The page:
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After investing with a broker, how can they protect themselves from illegal practices, such as churning, breakpoint violation, and unauthorized trading?

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1 Answer

Katie,
 
The first rule in investing with a broker is not to use any broker than randomly calls you on the phone unless you are willing to meet them in person and do a very exhaustive review of their company.  The second, and most important rule, is that the account statements you receive must be from an independent custodian, the bank or institution that actually holds the securities you own.  If you are receiving only statements from your broker you in fact have no way of knowing if they are correct.  This is why Bernie Madoff was able to steal hundreds of millions of dollars since there never was any independent confirmation of what was in each account.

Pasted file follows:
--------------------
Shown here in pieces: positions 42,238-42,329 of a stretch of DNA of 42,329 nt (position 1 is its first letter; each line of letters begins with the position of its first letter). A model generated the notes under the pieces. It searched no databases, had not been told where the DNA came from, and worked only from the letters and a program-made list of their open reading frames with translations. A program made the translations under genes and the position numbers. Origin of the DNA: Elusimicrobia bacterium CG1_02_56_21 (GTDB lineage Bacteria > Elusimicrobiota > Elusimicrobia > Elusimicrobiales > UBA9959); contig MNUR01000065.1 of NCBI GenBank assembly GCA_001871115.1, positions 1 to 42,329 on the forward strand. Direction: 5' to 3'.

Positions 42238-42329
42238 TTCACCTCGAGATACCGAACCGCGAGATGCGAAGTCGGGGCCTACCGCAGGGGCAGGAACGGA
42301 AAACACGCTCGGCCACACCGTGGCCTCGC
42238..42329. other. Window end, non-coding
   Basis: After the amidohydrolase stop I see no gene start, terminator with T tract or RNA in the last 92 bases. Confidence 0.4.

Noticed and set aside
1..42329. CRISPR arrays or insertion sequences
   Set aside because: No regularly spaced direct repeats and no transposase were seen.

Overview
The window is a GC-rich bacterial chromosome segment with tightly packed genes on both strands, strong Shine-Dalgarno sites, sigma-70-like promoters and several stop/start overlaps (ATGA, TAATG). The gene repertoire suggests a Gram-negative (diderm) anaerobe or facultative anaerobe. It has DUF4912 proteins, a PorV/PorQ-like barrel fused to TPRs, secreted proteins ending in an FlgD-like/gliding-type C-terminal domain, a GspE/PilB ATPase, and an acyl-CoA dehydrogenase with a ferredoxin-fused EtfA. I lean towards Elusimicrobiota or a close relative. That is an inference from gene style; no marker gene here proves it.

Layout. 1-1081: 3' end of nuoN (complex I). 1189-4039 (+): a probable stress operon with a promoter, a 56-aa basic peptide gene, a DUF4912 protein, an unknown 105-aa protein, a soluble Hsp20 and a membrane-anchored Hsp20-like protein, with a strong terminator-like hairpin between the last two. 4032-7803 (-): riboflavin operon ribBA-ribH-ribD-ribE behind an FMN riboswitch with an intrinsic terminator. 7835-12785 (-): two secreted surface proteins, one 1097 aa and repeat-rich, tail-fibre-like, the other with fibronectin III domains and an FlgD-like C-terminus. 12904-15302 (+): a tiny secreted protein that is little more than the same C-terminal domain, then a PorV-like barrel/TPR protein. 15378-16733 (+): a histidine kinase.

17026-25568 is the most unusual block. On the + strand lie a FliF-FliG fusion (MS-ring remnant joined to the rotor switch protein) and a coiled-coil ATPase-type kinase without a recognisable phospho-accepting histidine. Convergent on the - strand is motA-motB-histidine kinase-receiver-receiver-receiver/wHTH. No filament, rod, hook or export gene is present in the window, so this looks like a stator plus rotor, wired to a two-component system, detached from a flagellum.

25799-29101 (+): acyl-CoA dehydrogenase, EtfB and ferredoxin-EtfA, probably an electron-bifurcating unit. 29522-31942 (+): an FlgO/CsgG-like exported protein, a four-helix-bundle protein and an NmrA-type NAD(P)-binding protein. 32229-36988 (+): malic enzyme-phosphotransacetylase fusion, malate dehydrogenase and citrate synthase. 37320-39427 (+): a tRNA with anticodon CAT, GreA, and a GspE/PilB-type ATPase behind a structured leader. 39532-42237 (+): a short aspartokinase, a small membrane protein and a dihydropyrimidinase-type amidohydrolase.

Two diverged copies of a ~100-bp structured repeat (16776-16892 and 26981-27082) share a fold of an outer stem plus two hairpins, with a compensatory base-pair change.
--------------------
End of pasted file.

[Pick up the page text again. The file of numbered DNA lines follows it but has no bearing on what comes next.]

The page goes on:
Your contract with the broker should require that each transaction that you enter be confirmed by you personally and that the broker is not allowed to trade without your consent.
While using a major brokerage firm (ML, Charles Schwab, etc) gives significant protection over an individual broker or a small independent firm, it does not perfectly guarantee completely safety and most smaller brokerage firms are very reputable.
Your final recourse, should something go wrong in your account is to file a complaint with Finra.org and the SEC.gov.  As long as your contract with the broker stipulates how he is to manage your account you are very well protected. 
 
John A. Denney, CFA

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